>                             This article explores a policy
    intended to
    >                            improve the quality of
    >                            teaching
    >                            by improving the quality of teacher
    >         evaluation. It
    >                            examines a Peer
    >                            Assistance and Review (PAR) program, and
    >                            specifically one aspect of the
    >                            program-its oversight panel-asking how an
    >                            oversight panel alters the
    >                            practice of teacher evaluation. The core
    >         argument
    >                            of the article is that
    >                            oversight panels have the potential to
    >                            fundamentally alter the
    >                            transparency
    >                            of the teacher evaluation process
    and, in turn,
    >                            the nature of
    >                            accountability.
    >                             Book Reviews
    >                             Multiliteracies in Motion: Current
    Theory and
> Practice<http://www.tcrecord.org/Content.asp?ContentID=16226>
    >                             by David R. Cole and Darren Lee
    Pullen (eds.)
    >                            reviewed by William Kist
    >                             ------------------------------
    >                             Citizenship Education and Social
    >         Development in
> Zambia<http://www.tcrecord.org/Content.asp?ContentID=16227>
    >                             by Ali A. Abdi, Edward Shizha, and Lee
    >         Ellis (eds.)
    >                            reviewed by Monisha Bajaj
    >                            ------------------------------
    >                             Persuading Fred: An essay review of
    >         books
    >                            by Stanley Fish, Louis
    >                            Menand, and Martha
> Nussbaum<http://www.tcrecord.org/Content.asp?ContentID=16228>
    >                             by
    >                            reviewed by James Donald
    >                            ------------------------------
    >                             Someone Has to Fail: The Zero-Sum
    Game of
    >         Public
> Schooling<http://www.tcrecord.org/Content.asp?ContentID=16229>
    >                             by David F. Labaree
    >                            reviewed by Floyd M. Hammack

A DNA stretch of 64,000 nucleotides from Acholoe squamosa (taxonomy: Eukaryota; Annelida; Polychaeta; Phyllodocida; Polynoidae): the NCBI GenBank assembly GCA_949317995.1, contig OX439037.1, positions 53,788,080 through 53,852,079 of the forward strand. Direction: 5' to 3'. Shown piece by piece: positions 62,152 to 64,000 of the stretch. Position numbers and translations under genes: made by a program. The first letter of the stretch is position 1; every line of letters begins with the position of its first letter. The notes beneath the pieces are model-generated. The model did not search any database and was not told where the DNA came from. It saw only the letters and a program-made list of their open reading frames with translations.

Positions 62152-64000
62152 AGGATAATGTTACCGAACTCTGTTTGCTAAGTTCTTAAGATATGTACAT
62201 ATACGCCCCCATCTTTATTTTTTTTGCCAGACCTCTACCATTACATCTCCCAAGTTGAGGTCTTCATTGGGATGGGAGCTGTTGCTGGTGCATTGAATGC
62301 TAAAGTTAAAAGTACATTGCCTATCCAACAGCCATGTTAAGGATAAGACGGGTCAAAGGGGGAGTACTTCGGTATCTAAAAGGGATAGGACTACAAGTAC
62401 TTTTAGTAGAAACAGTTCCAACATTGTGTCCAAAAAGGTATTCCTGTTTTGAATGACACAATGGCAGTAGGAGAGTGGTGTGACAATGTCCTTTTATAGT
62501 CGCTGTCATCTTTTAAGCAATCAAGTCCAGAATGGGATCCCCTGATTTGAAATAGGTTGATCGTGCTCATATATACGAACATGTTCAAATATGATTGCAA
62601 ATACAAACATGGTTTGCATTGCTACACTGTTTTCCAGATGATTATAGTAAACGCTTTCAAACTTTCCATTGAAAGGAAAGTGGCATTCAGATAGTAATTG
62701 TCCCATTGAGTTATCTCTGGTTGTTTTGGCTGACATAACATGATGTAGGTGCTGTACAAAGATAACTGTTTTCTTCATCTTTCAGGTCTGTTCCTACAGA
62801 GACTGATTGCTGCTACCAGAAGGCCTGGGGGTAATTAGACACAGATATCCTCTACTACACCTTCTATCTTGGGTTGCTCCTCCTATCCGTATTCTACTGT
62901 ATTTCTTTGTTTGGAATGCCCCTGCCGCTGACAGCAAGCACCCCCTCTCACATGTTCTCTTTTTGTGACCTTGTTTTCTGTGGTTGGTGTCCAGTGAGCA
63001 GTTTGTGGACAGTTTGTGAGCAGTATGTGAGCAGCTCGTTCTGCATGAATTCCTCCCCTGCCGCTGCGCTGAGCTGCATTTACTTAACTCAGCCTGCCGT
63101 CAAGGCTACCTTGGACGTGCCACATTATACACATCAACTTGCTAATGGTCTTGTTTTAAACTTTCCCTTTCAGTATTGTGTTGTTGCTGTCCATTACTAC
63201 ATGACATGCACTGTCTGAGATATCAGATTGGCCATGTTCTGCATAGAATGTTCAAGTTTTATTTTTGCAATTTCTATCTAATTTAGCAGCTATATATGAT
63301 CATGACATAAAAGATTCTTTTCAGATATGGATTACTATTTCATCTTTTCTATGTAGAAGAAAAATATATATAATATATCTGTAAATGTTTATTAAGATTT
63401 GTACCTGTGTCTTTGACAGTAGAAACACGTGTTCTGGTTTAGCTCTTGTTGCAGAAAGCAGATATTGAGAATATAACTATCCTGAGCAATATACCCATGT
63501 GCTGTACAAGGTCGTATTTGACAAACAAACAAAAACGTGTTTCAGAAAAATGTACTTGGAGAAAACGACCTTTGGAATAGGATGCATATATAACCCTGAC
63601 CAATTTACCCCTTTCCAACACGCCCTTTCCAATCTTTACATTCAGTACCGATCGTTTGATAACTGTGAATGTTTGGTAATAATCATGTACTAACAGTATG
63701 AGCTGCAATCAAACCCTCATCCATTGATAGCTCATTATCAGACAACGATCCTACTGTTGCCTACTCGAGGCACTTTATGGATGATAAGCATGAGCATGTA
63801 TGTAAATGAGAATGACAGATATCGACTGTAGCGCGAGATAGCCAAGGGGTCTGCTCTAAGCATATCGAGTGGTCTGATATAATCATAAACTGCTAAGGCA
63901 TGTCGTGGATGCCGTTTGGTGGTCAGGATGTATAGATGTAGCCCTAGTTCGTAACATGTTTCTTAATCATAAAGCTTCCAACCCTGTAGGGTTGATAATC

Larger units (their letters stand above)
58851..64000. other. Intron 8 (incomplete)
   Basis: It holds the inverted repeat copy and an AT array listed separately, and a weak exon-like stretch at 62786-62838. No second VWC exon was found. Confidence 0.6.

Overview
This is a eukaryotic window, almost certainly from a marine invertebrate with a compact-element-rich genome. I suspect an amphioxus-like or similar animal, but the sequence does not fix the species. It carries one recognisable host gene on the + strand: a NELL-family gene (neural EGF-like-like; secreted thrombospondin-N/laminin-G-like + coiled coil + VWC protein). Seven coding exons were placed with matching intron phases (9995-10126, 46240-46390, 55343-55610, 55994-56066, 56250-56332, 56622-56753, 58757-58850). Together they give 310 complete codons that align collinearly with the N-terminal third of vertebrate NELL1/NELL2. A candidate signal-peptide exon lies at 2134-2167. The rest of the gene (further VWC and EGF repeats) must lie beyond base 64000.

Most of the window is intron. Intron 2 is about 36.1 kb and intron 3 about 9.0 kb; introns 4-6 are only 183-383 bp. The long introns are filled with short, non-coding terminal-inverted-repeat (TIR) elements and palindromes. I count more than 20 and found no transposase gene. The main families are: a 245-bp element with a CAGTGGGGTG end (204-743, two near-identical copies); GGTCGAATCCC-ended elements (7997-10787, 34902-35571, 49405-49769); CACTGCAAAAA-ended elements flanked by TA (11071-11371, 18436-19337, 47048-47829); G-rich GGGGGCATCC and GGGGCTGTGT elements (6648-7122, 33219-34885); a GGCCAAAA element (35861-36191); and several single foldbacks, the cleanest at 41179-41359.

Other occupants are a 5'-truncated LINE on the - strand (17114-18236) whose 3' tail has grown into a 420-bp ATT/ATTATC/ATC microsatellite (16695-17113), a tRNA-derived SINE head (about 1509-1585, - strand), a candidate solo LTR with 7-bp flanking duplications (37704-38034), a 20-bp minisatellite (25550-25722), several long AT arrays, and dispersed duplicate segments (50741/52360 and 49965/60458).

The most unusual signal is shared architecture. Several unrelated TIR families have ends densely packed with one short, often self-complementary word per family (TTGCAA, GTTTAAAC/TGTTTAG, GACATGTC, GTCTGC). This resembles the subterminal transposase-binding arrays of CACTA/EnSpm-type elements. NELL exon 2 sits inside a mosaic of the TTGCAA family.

>                             <http://www.tcrecord.org/voice.asp>
    >                             Henry Braun discusses his paper,
    >         co-authored with
    >                            Irwin Kirsch and
    >                            Kentaro
    >                            Yamamoto, "An Experimental Study of the
    >         Effects of
    >                            Monetary Incentives on
    >                            Performance on the 12th-Grade NAEP
> Assessment."<http://www.tcrecord.org/content.asp?contentid=16008>
    >                            Commentaries
    >                             In Praise of Slow Reading<
> http://www.tcrecord.org/Content.asp?ContentID=16238>
    >                            by Thomas Newkirk
    >                            This commentary argues against the high
    >         valuation
    >                            schools place on
    >                            reading
    >                            speed, particularly on high sakes tests
    >         like the
    >                            SAT. In penalizing
    >                            slower
    >                            readers, these and other tests put at a
    >                            disadvantage students who
    >                            approach
    >                            their reading in a deliberate and
    thorough way.
    >                            The ideal should not be
    >                            speed but the *tiempo guisto*, the
    pace at
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    >                            and
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    >                            individual and the
    >                            task.
    >                             2010 NSSE Yearbooks and Call for
    >         for Future
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    >                            by
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    *Andy Blunden*
    Joint Editor MCA: http://lchc.ucsd.edu/MCA/Journal/
    Home Page: http://home.mira.net/~andy/ <http://home.mira.net/%7Eandy/>
    Videos: http://vimeo.com/user3478333/videos
    Book: http://www.brill.nl/default.aspx?partid=227&pid=34857
    MIA: http://www.marxists.org <http://www.marxists.org/>

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*Andy Blunden*
Joint Editor MCA: http://lchc.ucsd.edu/MCA/Journal/
Home Page: http://home.mira.net/~andy/
Videos: http://vimeo.com/user3478333/videos
Book: http://www.brill.nl/default.aspx?partid=227&pid=34857
MIA: http://www.marxists.org